COLUMBIA, SC — Two Midlands area residents were put on rabies treatments after they were bitten by wild animals, state health officials reported Thursday.
A Richland County man was bitten by a raccoon that tested positive for rabies, and a Kershaw County woman was bitten near Camden by a fox that tested positive for rabies.
That makes 81 confirmed cases of rabies reported so far this year in South Carolina.
About 275 South Carolinians undergo rabies treatments each year because they were bitten or scratched by a wild animal that either tested positive for rabies or was suspected of having rabies, Sue Ferguson of DHEC's Bureau of Environmental Health Services said in a release.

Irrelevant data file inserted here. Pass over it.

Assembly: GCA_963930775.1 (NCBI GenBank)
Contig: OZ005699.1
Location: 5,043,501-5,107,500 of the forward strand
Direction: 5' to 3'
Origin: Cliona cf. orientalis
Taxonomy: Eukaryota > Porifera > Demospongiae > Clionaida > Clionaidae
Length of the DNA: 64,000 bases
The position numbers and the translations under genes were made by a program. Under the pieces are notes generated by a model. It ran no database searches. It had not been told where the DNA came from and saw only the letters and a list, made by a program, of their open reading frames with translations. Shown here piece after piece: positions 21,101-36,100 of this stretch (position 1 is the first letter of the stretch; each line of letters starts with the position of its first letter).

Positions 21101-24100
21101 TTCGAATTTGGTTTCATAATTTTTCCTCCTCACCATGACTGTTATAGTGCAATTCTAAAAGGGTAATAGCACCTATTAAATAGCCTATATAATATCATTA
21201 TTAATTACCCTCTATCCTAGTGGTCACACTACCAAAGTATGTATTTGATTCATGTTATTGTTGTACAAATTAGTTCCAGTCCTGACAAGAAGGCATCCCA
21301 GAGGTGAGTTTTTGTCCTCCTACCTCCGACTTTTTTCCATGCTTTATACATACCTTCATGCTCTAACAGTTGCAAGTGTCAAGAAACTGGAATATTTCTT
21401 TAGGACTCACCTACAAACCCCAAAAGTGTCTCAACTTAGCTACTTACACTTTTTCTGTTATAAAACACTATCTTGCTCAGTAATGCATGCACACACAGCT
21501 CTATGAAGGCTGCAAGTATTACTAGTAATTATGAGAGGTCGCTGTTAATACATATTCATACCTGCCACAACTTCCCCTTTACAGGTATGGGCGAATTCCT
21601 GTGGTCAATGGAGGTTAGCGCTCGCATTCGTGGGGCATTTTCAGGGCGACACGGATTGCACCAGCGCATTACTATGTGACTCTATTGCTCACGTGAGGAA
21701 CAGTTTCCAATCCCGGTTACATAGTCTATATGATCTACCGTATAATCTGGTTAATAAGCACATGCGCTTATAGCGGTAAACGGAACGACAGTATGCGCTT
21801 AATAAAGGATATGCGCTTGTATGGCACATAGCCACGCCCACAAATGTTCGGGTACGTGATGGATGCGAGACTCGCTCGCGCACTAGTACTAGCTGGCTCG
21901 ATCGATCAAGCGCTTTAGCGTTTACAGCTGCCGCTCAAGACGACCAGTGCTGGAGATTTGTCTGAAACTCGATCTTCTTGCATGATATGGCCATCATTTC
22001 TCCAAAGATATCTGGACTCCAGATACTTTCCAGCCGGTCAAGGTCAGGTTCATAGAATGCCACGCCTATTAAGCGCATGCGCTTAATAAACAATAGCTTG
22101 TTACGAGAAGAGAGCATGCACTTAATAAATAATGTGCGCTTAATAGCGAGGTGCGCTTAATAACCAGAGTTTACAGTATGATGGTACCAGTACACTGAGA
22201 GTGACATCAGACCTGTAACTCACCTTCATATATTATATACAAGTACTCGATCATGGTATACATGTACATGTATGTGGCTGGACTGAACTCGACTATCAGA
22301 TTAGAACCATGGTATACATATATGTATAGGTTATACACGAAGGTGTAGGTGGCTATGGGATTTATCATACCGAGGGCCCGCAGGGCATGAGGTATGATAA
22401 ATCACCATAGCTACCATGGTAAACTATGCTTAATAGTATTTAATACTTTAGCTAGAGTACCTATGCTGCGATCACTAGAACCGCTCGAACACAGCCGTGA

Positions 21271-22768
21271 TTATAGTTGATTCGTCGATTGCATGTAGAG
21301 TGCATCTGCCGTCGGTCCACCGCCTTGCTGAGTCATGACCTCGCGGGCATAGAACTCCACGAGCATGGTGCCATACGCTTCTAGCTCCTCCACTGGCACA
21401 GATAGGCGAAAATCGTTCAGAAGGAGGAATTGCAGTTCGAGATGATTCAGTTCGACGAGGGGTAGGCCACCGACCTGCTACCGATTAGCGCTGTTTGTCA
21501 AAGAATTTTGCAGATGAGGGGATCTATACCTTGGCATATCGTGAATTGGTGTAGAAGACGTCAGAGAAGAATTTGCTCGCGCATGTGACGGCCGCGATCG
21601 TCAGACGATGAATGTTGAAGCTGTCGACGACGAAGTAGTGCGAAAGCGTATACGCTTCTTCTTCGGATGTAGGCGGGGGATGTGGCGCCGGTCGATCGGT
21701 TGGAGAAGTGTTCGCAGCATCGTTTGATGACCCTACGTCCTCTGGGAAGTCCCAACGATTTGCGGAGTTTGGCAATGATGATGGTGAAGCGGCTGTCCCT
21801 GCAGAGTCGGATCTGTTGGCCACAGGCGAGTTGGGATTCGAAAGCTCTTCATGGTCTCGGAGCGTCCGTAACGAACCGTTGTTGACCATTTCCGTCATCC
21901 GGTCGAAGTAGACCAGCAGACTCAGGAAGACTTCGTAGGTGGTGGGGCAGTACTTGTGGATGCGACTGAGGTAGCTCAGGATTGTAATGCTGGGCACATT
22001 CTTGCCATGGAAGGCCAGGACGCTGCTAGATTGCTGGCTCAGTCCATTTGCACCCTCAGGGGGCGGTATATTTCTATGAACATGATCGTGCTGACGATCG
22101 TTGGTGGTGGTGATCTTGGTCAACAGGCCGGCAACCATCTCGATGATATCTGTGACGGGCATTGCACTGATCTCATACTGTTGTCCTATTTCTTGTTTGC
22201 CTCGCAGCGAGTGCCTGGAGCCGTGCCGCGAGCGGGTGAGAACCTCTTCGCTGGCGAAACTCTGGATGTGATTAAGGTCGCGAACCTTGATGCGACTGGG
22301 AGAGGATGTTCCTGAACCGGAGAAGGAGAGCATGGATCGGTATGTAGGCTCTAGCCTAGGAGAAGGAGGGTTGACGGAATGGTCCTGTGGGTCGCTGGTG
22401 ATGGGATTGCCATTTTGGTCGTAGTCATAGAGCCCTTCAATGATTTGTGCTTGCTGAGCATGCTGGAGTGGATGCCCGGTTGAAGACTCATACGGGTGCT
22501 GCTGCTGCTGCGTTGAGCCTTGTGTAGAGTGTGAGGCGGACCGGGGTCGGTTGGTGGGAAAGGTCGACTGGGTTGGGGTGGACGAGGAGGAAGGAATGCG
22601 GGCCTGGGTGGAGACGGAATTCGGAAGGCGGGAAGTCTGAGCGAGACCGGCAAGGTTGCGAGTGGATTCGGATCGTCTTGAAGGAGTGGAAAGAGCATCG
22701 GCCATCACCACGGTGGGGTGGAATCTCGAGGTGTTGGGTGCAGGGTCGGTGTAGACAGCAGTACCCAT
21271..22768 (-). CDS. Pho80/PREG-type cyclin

The rule of thumb for avoiding exposure to a rabies-infected animal is to avoid wild animals that are acting tame and domesticated animals that are acting wild. Even though wild animals are most often the carriers or rabies, the family pet can also become infected. Thats why state law requires regular vaccinations against rabies for cats and dogs.
If you think youve been exposed to rabies by a bite, scratch or saliva of a possibly infected animal, wash the affected area and seek medical attention. Left untreated, rabies is a killer, the South Carolina Department of Health and Environmental Control warns.